In response to the post, “Teacher Stress,” a reader writes:
“I’ve heard a number of teachers say things like this on my campus during meetings when the principal is not in attendance. I’ve also observed the same teachers go in and out of the principal’s and vice principals’ offices, essentially brown-nosing. So I’m confused when I sit there listening to those teachers complain about being under so much stress and/or having to attend too much training. When the principal is attending, I only hear sparkly conversations.
At our school, I know our principal has been called on the carpet and that he is actively trying to show improvement with our new programs, such as the LYS training. And having been a teacher here for awhile, I know we can do it. We just have to be willing to commit to being a LYS teacher and just do the work. With the support that we are being provided and our will to make it work, our school will improve and become a great one.
You just have to know when to look yourself in the eye and change yourself instead of complaining about having to change. I like the LYS program. I believe in it and I know it will work.”
Since you comment arrived, I have read it 6 or 7 times. It is excellent and inspiring. I want to make four quick points relating to what you wrote.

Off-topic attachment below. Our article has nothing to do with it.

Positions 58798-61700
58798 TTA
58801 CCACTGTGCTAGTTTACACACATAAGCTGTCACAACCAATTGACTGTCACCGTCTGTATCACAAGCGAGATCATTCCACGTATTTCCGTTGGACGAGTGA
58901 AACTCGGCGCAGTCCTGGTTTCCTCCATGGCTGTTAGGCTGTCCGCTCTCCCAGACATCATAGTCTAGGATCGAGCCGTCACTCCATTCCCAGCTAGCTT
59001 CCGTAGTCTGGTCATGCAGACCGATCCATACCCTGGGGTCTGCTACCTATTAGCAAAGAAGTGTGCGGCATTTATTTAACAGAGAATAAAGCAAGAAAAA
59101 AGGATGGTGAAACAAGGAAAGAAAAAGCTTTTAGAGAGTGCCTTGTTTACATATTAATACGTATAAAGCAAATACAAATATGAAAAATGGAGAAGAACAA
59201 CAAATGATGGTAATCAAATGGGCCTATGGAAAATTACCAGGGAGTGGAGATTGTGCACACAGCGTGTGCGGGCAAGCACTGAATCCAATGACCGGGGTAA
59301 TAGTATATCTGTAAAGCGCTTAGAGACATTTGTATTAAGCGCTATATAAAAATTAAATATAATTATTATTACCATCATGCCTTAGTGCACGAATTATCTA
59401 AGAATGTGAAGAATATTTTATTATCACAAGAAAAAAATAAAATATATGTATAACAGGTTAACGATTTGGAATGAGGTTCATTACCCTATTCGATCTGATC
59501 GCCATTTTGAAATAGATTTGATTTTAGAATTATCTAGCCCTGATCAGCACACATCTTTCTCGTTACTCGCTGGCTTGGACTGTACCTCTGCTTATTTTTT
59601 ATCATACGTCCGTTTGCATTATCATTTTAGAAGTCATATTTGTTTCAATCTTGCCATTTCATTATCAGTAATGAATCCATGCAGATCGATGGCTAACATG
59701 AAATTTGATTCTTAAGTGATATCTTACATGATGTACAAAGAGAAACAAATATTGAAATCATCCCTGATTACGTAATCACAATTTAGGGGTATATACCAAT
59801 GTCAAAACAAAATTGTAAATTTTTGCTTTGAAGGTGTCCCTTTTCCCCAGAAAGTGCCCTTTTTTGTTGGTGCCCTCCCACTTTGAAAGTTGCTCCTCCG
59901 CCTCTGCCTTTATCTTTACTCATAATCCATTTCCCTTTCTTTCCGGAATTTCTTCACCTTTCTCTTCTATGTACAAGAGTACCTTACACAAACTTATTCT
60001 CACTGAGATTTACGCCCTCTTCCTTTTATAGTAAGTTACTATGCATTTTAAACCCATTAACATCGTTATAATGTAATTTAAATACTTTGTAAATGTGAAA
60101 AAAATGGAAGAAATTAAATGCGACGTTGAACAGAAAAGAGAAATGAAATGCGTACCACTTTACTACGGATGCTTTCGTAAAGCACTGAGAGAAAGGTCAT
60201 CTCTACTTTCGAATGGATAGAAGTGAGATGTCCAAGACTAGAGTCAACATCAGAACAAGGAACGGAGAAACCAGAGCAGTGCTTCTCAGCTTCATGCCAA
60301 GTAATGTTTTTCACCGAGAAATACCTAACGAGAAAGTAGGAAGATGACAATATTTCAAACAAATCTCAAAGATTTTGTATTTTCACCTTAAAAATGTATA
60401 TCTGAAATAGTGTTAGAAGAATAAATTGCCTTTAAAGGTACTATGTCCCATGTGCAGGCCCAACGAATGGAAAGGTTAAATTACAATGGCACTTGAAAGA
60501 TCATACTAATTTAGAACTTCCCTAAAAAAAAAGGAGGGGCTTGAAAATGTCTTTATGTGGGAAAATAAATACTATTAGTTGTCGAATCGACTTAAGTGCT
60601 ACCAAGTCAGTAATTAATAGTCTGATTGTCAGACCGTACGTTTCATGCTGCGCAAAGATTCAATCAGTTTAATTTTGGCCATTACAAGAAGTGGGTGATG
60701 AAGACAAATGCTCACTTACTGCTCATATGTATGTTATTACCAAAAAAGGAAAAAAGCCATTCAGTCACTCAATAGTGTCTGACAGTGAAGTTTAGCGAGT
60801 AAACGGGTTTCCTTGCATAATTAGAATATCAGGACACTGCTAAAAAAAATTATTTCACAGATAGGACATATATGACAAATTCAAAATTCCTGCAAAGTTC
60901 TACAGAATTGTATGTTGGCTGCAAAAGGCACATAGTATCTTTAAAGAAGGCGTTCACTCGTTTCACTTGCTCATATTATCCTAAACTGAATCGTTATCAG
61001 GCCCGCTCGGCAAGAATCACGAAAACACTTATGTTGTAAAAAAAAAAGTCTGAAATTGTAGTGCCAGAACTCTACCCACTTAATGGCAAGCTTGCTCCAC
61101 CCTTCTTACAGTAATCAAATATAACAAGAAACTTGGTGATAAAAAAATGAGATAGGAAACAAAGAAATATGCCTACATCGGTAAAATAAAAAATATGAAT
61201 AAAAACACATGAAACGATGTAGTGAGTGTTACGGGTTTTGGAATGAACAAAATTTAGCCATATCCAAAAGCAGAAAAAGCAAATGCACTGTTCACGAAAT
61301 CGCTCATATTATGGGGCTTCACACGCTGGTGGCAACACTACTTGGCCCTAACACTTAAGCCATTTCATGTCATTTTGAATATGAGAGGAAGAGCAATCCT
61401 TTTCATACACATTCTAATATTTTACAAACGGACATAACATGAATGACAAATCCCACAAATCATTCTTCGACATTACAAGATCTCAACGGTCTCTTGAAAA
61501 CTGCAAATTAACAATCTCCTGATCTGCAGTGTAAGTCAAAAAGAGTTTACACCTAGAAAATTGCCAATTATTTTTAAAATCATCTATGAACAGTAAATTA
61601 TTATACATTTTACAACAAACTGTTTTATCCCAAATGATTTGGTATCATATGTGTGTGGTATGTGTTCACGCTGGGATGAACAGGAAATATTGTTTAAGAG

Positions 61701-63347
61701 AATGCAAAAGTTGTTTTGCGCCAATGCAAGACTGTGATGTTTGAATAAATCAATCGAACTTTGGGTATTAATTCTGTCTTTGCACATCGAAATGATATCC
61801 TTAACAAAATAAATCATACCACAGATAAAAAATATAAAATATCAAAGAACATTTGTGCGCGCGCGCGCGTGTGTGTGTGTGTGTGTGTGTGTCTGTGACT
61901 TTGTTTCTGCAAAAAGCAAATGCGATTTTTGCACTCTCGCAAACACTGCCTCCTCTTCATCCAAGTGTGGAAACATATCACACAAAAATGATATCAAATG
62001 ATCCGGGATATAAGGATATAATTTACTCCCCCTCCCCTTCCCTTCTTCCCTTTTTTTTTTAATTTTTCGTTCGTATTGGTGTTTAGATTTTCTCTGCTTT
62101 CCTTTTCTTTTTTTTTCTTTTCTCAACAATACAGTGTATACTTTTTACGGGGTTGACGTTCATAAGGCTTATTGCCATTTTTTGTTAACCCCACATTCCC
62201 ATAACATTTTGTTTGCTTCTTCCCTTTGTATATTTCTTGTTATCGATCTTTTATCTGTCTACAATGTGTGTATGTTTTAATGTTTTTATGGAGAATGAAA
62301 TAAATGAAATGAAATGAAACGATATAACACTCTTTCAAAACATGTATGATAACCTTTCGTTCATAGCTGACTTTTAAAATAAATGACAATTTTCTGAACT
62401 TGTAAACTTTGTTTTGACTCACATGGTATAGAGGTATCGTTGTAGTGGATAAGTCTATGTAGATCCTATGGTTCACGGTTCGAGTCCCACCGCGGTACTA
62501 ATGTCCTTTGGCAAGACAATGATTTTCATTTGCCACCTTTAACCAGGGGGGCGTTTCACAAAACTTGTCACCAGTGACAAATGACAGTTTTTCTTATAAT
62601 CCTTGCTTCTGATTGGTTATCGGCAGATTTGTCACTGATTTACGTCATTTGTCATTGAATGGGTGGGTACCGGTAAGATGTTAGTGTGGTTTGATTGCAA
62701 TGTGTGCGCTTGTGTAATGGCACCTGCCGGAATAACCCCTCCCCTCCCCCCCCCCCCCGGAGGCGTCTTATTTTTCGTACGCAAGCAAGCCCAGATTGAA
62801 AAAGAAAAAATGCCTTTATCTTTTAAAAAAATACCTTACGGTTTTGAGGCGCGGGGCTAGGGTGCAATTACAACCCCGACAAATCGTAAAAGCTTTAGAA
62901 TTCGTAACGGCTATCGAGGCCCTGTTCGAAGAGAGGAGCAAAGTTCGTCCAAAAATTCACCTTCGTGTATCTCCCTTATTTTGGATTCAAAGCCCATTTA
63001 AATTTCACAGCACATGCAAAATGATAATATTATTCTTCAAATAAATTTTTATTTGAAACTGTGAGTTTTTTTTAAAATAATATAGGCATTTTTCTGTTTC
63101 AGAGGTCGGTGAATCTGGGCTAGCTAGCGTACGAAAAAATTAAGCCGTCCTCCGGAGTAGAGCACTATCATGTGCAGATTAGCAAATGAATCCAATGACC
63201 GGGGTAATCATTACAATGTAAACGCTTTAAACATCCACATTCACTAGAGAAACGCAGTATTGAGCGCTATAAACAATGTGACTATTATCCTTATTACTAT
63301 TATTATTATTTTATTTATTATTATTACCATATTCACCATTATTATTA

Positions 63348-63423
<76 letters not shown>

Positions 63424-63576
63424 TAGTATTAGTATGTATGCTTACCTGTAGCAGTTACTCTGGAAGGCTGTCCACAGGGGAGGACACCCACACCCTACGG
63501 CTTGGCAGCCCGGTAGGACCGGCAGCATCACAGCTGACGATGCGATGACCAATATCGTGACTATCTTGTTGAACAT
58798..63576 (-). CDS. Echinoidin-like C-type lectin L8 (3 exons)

First, principals, you have to attend the staff training sessions that your teachers attend. Your presence is the greatest variable impacting the effectiveness of the training. It is simply night and day. If you want to guarantee that your staff won’t implement the training, then don’t attend. And I have observed this enough times, that at this point, I no longer blame the staff. With multiple programs and training initiatives occurring simultaneously, time management 101 advises you to focus on the things that your boss values most. Actions speak much louder than words. If you, as a leader, don’t attend, it is safe to assume that you do not think that the training is important.
Second, school leaders, the people that seek you out for a discussion always have an agenda. To assume otherwise is just naive. Veteran Superintendents and Principals understand this (at least at a subconscious level), new leaders and leaders who were never principals (or head coaches), get burned by this more times than not. Again, I don’t blame the staff. This is the nature of a hierarchical system. It only becomes a problem, when leadership removes itself from observing the action on a regular and frequent basis.
Third, talk about hitting the nail on the head. This is a great quote, “We… just have to do the work.” That’s the secret, do the work, at full speed, with the tools at our disposal. When that occurs, our students respond and quickly begin to perform at levels that we never imagined. It’s not magic, it’s purposeful action.
Finally, thanks for reading the blog and joining the conversation. Your informal leadership on your campus can easily become more powerful than any formal authority.
Think. Work. Achieve.